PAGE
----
About a week ago, Demographia published their 7th Annual International Housing Affordability Survey. They picked up some press for finding that Sydney was the least affordable major housing market outside of Hong Kong, and Melbourne wasn’t that much better. Both were labelled “severely unaffordable”.
And while there is some irony in using the term “unaffordable” to describe the prices at which actual sales occurred (in any case, I agree that Australian capital city houses are expensive), it is the methodology of the survey that I want to nit-pick. It is based on a ratio that Demographia call the “Median Multiple”, which is calculated by dividing the median house (i.e. not apartment) sale price in that market for that period by the median household income for that market at that point in time. Apparently, such a measure is endorsed by such august bodies as the UN, the World Bank and Harvard.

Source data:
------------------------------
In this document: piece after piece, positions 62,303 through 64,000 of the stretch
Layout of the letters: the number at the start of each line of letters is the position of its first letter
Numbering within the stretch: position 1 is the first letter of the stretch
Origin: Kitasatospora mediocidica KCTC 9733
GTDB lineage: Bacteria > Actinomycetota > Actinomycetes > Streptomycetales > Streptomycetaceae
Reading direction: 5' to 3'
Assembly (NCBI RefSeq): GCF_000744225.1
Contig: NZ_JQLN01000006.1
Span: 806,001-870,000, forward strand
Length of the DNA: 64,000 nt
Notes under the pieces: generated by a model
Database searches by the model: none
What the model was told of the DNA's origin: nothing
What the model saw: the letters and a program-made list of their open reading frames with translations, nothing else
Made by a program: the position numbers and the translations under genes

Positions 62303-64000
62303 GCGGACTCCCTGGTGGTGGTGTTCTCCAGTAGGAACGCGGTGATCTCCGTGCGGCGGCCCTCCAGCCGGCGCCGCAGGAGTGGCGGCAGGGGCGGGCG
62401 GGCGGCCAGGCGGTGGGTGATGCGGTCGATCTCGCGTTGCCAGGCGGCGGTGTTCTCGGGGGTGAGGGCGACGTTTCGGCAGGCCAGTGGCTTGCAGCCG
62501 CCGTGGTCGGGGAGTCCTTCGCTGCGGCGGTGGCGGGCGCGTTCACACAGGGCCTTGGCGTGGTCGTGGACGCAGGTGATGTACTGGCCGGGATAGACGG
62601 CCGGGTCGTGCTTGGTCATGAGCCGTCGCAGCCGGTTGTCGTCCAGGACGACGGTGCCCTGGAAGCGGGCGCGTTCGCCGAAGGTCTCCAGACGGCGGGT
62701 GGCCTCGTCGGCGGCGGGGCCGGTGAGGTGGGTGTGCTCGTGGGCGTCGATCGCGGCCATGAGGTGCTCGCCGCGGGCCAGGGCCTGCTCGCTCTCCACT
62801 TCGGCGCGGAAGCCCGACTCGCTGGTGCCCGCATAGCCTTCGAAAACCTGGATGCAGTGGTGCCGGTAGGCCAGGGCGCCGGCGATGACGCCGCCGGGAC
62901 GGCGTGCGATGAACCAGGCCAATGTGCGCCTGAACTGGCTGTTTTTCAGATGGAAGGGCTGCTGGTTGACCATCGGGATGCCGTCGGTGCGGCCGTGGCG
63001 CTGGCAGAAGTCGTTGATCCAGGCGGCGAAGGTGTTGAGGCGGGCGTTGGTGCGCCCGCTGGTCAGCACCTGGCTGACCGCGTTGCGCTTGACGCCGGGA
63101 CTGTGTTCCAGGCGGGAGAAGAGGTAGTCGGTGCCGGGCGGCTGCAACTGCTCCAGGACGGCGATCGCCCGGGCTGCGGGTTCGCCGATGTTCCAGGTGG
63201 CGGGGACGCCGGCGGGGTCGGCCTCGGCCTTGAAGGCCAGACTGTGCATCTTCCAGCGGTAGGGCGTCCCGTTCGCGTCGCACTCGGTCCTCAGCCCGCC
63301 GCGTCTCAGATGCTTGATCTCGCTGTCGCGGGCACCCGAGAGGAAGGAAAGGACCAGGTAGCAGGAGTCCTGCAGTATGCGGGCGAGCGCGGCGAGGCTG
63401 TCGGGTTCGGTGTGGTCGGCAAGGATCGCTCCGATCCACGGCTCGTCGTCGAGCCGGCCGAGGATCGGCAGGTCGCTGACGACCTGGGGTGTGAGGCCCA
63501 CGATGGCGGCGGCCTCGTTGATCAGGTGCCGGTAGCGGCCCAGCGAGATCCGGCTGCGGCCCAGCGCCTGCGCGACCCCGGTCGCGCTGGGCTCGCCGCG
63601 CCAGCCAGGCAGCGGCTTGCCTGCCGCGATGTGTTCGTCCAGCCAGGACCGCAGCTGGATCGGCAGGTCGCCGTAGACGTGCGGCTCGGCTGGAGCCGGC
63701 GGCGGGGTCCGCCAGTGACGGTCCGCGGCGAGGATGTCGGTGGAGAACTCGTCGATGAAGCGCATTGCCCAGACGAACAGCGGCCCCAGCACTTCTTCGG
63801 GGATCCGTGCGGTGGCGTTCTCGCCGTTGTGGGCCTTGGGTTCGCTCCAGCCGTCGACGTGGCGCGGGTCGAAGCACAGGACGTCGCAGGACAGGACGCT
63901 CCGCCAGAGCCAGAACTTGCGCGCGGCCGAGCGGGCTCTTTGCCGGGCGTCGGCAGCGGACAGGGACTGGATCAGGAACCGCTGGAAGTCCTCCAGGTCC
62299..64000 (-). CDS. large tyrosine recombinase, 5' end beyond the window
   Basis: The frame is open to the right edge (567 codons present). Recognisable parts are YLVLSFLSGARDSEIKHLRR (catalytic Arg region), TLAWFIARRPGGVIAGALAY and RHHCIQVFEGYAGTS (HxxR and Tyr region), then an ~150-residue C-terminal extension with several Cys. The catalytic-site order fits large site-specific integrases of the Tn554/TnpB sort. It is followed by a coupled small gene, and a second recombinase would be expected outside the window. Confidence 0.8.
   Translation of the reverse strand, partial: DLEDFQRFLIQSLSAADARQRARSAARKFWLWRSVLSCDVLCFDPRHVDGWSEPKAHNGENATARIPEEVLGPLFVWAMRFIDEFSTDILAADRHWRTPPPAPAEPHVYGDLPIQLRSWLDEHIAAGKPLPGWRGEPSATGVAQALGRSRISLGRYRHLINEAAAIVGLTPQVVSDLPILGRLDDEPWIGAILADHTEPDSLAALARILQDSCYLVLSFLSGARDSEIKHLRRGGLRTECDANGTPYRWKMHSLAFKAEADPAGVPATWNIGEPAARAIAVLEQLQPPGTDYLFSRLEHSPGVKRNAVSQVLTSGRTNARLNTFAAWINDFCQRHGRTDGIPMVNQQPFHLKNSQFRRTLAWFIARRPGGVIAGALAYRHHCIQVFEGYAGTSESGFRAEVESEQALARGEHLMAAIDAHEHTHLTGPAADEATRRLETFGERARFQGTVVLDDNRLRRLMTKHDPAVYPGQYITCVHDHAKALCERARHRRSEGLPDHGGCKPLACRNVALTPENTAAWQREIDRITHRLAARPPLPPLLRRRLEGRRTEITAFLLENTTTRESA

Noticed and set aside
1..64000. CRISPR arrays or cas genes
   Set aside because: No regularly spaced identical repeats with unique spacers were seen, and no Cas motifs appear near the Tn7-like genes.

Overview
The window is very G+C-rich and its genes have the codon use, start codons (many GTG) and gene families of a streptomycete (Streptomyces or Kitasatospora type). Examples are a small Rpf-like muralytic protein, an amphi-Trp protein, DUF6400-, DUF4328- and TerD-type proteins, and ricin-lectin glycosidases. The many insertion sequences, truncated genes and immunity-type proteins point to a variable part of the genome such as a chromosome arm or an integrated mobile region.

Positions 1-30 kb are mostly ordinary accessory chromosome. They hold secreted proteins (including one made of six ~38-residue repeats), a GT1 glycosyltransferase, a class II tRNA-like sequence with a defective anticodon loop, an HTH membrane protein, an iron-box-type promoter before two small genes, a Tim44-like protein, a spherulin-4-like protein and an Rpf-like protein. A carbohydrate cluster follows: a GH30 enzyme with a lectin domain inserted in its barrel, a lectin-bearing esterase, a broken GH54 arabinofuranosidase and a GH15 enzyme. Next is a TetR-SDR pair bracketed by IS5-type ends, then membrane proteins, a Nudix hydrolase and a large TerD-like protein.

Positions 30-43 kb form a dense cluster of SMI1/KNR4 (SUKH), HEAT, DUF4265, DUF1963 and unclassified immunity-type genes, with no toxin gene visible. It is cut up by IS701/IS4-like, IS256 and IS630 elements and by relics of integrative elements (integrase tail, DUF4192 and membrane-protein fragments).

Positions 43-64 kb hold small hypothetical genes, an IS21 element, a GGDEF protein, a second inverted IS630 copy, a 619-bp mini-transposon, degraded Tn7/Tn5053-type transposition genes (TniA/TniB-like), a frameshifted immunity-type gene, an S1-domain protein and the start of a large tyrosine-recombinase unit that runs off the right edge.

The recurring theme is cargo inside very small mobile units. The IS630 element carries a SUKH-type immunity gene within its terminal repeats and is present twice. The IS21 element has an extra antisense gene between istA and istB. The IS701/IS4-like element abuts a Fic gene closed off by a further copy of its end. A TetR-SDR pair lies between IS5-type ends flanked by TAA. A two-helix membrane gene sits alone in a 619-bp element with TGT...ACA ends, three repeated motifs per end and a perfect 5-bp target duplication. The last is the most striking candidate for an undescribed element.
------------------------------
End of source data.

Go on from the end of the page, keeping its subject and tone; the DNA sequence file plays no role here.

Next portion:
I have previously talked about the mistakes that can be made in comparing two different medians, and it should be clear that there is no reason to assume any particular relationship between (say) today’s median Melbourne household income and the median sale price of a house in Melbourne over the last quarter. Ideally, the median should be calculated on the set of individual house affordability ratios, rather than a ratio calculated from the medians of two somewhat independent sets.
But the major issue I have with the report is that it picks, seemingly out of the air, the value “3.0” as value that separates unaffordable markets from affordable markets, as if it is some kind of universal constant. In fact, the value seems to be chosen principally because, in the past, affordability ratios were less than 3.0:
As Anthony Richards of the Reserve Bank of Australia has shown, the price to income ratio was at or below 3.0 in Australia, Canada, Ireland, New Zealand, the United Kingdom and the United States until the late 1980s or late 1990s, depending on the nation.